Two-thirds (67 percent) of Americans blame US President Donald Trump for the US Capitol riots last week and a majority think that he should be removed from office before January 20, according to a poll by ABC News and Ipsos.
Only 15% of respondents think Trump bears no responsibility for the chaos that resulted in at least five deaths and cast a cloud over the country’s democratic procedures.
The survey also shows that 56% of Americans think the president should be ousted before his term ends later this month, while 43% think he should not. The answers to that question were largely divided along party lines, with 94% of Democratic supporters but just 13% of Republican backers saying Trump should be removed from office.
The poll of 570 adults was conducted January 8-9. It had a margin of error of 4.7%.
Trump faced fresh calls Sunday from some members of his own party to resign over the violent incursion into the US Capitol, as the threat builds for a historic second impeachment effort in his final 10 days in the White House.
With the January 20 inauguration of Democrat Joe Biden fast approaching — and with the country hit by a surging pandemic, a flagging economy, and searing division — resigning “is the best path forward,” Republican Senator Pat Toomey told CNN, adding, “That would be a very good outcome.”
Toomey said that since losing the November 3 election, Trump had “descended into a level of madness and engaged in activity that was absolutely unthinkable.”
He said Trump’s behavior after the election was “wildly different” from what it was before.
Lisa Murkowski of Alaska was the first Republican senator to urge resignation, saying, “I want him out.” House Republicans, including Adam Kinzinger on Sunday, have echoed that call.
Authorities continued seeking Trump supporters who violently stormed the Capitol on Wednesday after the president’s repeated false claims that he had lost to Biden due to fraud.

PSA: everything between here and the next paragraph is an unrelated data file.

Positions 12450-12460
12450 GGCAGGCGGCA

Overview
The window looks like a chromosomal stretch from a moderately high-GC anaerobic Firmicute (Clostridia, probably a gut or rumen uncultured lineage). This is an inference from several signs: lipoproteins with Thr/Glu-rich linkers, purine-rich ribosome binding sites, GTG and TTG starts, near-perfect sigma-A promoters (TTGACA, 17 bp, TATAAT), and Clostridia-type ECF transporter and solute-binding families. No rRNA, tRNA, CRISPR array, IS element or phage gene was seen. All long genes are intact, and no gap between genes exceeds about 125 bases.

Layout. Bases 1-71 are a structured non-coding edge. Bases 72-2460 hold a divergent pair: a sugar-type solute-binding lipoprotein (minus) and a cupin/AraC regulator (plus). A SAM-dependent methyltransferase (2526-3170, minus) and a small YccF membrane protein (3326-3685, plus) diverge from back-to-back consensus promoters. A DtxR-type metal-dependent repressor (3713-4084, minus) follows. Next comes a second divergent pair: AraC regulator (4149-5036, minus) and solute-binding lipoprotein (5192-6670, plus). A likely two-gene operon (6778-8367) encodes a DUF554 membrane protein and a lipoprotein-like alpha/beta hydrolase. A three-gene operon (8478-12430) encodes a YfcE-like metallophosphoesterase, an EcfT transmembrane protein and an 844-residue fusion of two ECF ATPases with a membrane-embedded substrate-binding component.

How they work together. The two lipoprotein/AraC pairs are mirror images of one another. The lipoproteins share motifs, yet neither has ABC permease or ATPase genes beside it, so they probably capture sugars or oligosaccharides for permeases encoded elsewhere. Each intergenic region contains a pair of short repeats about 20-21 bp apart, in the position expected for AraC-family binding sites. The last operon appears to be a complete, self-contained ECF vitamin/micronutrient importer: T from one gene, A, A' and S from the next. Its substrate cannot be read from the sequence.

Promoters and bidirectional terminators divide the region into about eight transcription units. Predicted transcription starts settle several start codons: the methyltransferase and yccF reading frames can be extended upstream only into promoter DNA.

A seven-foot-tall (about two meters) black metal fence has been erected around the historic building and extremists have threatened new action in coming days both in Washington and in state capitols.
A House Democratic leader said that Biden’s party would likely file at least one article of impeachment against Trump this week, charging him with inciting the violence, which left five people dead, including a Capitol policeman.
“It may be Tuesday or Wednesday before action is taken,” House whip James Clyburn told CNN, “but I think it will be taken this week.”
Impeachment could still be circumvented by a Trump resignation or by resorting to the Constitution’s 25th amendment, which would remove him from power but requires the assent of the vice president and most of the cabinet, making it unlikely.
One reason Democrats might pursue conviction, even after Trump leaves office, is to prevent him ever being able to run again for federal office.
The president has so far resisted all talk of resignation, and is reportedly furious over recent events — including Pence’s rejection of Trump’s vocal pressure to somehow intervene in Congress’s confirmation on Wednesday of Biden’s election win.
Trump has gone largely silent in recent days — making no statements, holding no news conferences — and his state of mind has become slightly less transparent since Twitter, his favored public platform, banned him for language that could incite violence.